My test bike came with a 34T chainring, which coupled with only a 40T rear cassette did make some of the climbing harder than I felt it needed to be. By the end of what I assume to be a standard ride in the intended life of the Lathkill, my knees were rather worse for wear. Standard spec is a 32t, but given the options available nowadays I would suggest at the very least a 42T rear cassette.


Given that this bike represents Forme’s debut in the full-suspension market, you could be forgiven for not expecting great things. However, based on a well-thought out geometry and great attention to component quality, they have created a bike that holds its own in the mid-travel trail bike market, against competition from much larger companies. The components and frame aggregate to a very attractive and well-balanced package, particularly in the price-point offered. In a post-Brexit Britain, where the effects of the weak pound are being felt across the nation’s bike industry, a well thought out British alternative is perhaps good money well spent.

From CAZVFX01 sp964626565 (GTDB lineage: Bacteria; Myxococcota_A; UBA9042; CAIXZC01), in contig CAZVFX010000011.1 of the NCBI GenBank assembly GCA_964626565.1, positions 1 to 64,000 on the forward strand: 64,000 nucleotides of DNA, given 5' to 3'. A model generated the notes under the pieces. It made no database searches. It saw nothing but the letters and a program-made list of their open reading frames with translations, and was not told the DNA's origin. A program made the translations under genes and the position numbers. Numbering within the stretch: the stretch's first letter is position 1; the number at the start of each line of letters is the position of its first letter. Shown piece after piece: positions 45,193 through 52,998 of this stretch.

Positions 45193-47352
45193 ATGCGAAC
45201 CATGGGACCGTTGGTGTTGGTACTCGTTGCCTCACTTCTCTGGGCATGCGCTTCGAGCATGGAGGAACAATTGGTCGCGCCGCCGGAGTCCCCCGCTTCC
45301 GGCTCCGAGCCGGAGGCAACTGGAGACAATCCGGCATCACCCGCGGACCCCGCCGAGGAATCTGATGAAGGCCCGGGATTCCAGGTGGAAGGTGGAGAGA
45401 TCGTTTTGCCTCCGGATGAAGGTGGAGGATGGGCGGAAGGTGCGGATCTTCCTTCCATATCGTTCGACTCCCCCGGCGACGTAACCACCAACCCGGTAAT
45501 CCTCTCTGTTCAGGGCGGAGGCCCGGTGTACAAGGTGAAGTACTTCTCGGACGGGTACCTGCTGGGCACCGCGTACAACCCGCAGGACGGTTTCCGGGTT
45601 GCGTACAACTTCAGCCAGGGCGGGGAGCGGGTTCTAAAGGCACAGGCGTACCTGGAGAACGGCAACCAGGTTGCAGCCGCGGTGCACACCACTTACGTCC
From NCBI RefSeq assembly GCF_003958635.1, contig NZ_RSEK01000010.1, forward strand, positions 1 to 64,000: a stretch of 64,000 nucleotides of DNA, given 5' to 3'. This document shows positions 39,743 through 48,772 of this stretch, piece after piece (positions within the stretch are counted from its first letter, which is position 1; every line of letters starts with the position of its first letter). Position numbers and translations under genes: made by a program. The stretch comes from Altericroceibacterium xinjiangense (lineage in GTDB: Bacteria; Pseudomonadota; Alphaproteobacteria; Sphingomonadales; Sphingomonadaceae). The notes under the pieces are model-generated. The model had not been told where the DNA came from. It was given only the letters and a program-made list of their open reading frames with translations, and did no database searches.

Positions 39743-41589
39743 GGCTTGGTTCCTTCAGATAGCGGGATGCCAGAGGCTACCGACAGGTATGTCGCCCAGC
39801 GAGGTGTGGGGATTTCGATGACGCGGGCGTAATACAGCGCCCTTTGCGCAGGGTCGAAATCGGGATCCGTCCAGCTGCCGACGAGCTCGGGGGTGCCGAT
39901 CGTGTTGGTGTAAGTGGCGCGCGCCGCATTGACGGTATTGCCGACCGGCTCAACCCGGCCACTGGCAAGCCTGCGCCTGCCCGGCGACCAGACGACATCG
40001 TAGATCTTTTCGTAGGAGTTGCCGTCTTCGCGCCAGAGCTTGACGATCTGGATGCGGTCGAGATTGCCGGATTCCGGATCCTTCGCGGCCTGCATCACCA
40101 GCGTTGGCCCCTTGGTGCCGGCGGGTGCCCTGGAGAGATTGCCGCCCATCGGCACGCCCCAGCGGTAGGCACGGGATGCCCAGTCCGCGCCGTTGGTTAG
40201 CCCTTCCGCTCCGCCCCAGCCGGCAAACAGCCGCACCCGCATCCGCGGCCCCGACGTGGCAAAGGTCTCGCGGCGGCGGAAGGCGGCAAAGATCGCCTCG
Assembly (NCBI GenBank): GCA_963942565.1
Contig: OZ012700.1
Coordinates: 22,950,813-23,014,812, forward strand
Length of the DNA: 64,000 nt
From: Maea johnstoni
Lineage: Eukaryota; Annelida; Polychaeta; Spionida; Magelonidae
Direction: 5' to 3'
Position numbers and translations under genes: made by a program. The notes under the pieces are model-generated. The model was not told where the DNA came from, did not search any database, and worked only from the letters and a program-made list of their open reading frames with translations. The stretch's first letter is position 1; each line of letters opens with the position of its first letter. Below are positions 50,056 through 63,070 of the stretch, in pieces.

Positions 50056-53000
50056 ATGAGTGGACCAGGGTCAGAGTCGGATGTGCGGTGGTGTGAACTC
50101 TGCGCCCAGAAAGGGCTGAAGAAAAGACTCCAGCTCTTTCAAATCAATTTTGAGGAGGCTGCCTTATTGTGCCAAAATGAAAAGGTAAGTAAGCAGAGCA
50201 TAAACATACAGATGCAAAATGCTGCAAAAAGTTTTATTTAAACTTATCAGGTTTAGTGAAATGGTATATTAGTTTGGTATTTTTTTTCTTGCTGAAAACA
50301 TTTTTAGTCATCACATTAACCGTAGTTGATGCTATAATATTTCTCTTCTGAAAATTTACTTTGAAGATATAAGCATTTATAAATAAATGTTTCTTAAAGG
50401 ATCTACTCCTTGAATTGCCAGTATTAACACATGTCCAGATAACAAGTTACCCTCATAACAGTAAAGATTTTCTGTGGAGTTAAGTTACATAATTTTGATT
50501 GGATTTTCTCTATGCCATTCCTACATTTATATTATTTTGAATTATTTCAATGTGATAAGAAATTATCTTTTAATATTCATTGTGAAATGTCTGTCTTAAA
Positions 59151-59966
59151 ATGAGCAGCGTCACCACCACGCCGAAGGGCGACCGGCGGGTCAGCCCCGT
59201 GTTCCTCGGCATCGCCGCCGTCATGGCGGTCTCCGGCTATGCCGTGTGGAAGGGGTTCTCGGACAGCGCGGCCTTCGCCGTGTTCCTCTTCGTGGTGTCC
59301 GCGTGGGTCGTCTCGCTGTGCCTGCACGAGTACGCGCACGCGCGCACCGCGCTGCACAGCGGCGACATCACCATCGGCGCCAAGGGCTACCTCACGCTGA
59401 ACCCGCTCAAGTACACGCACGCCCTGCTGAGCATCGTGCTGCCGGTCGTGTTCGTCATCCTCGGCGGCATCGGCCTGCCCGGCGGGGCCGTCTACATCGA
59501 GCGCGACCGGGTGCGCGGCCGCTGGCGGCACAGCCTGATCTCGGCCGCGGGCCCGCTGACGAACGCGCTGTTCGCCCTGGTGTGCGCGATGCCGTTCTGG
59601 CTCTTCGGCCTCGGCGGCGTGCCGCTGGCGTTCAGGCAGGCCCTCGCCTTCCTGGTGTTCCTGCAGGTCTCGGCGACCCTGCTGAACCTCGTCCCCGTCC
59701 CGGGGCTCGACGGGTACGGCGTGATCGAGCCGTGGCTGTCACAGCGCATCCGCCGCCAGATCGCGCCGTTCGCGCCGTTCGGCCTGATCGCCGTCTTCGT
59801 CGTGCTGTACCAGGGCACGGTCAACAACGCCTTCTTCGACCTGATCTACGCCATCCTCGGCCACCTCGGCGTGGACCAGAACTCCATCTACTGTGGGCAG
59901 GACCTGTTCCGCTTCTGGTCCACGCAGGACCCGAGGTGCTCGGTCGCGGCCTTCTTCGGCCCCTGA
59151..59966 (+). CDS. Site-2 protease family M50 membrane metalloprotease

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This review was in Issue 44 of IMB.

For more information visit Forme Bikes


By Ewen Turner
Ewen Turner is a self-confessed bike geek from Kendal in the Lake District of England. He runs a coaching and guiding business up there and has a plethora of knowledge about bikes with an analytical approach to testing. His passion for bicycles is infectious, and he’s a ripper on the trails who prefers to fit his working life around his time on the bike.

Tried this? What did you think?